It's up to us to make sure we do get a government we deserve.
But it takes some homework.
We hope voters don't send in that mail-in ballot without doing some homework on the many candidates.
The issues at stake are too important to let this election go by without some due diligence.
Among them are how to deal with traffic congestion, battles over commercial developments and their regulation, how to reform city government and continuing issues over airport expansion.
On the education scene, declining enrollment in local schools, issues over teacher salaries and benefits and facilities modernization deserve people committed to fair solutions, who bring a discourse that embraces competing interests rather than polarizing them.
But in the end, they must not be afraid to make decisions on the issues — and those decisions are an extension of those who put them there.
In the coming weeks we will present the candidates to you and give them an opportunity to answer to some of these issues for you.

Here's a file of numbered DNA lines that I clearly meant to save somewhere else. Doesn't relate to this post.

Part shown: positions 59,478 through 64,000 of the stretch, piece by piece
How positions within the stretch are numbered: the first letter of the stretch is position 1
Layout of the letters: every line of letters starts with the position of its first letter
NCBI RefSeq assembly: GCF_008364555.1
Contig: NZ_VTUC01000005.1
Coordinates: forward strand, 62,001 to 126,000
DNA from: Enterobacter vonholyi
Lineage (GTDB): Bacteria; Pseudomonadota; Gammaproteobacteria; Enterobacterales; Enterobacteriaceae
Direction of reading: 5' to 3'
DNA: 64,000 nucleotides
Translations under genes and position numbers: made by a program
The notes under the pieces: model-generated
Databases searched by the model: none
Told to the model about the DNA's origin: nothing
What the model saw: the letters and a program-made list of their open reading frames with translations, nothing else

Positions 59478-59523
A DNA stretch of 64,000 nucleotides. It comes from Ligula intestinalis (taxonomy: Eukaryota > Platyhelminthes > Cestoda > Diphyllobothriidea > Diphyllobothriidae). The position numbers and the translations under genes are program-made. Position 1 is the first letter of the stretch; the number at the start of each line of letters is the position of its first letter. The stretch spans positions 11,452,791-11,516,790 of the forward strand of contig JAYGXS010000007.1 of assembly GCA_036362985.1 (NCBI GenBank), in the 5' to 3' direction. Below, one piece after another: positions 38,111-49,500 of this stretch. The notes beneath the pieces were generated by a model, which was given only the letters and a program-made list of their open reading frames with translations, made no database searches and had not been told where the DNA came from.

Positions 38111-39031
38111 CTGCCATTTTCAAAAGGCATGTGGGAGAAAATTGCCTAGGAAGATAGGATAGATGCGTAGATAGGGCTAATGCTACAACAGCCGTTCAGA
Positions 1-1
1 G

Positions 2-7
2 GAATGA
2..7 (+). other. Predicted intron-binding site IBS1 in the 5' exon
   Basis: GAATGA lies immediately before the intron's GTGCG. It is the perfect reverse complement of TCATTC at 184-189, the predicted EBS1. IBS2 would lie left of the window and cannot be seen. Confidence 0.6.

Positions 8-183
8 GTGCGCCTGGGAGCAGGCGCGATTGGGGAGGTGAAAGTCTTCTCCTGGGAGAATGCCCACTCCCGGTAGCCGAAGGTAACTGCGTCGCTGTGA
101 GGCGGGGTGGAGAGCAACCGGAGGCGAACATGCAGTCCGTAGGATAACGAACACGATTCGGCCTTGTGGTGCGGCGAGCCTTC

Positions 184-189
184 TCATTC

Hopefully, the information can cut through the noise of the campaign season, with all of its spin.
But there will be other opportunities to get to know hopefuls for the City Council.
Candidates are scheduled to participate in a forum at noon on Jan. 30 at the Burbank Noon Rotary Club's meeting, held at the Burbank YMCA, 321 E. Magnolia Blvd.
And the League of Women Voters Glendale/Burbank is holding a forum for the school board and City Council candidates at 7 p.m. on Jan. 25 at the Burbank City Council Chambers, 275 E. Olive Ave.
The city's website, at www.ci.Burbank.ca.us, also has election information.
Burbank — with all it has to offer — deserves great leaders and representatives.
The people have a chance to make that happen.
Burbank's election is by mail-in ballot. Be looking for them. They should be sent out by the end of the first week of February for the Feb. 27 election.